TSMC, the world’s largest foundry is dependent more than ever on US chipmakers, and vice versa. In 2021, the Taiwanese foundry earned NT$1.01 trillion from its US clients, with Apple and AMD accounting for more than 36% of its overall revenue share. That’s an increase of 24% in yearly revenue compared to the previous fiscal year and an increase to 64% in US chipmakers’ share.
Apple was unsurprisingly the largest contributor to this figure, accounting for more than a quarter of TSMC’s overall revenue in 2021. The Cupertino giant contributed an incredible NT$405.402 billion to the leading foundry’s revenue, an increase of 20.37% over the previous year.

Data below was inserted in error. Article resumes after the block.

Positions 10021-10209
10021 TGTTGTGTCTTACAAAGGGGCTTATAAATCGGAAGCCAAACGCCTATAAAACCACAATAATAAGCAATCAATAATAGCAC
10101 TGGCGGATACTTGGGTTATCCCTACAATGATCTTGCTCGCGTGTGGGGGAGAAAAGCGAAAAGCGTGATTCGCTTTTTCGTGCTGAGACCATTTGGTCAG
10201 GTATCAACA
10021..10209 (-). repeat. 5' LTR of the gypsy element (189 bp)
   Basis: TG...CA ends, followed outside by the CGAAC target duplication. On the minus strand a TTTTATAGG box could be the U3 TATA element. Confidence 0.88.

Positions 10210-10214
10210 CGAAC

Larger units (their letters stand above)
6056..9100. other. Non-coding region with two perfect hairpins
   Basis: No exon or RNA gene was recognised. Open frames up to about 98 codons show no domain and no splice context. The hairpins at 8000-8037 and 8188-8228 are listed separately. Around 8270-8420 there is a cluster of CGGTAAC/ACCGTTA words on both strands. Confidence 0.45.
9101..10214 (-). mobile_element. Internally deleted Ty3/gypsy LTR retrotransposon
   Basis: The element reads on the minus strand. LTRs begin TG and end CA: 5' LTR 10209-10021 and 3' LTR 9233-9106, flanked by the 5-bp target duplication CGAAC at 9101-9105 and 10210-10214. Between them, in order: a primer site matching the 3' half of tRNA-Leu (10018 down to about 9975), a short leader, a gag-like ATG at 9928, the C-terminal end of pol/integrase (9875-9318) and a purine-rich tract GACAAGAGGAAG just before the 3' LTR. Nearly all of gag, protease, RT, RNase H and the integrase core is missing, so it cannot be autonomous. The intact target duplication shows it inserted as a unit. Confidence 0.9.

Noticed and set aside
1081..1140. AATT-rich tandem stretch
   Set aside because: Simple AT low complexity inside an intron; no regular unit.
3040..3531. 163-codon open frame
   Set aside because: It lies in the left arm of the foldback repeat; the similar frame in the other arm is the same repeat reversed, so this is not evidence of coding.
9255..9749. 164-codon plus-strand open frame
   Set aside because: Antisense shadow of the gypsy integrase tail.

With Huawei more or less out of the picture, AMD has stepped up to become TSMC’s second-largest customer. The x86 IC company contributed NT$153.74 billion to TSMC’s revenue in 2021, accounting for more than 10% of its overall earnings for the first time ever. It’s worth noting that AMD’s entire portfolio was fabbed on TSMC’s N7 process, with a few lineups leveraging the N6 node as well. The chipmaker is all set to migrate to the N5 process later this year on both the CPU and GPU fronts simultaneously.
AMD is set to announce the Ryzen 7000 processors sometime in the third quarter of the year, with a launch planned for either late Q3 or Q4. The Radeon RX 7000 GPUs which are said to leverage a chiplet (modular) design are also slated for a late 2022 release. In addition to the N5 process, the lower-end SKUs are reportedly going to use the N6 node as well.
N6= 6nm, N5= 5nm.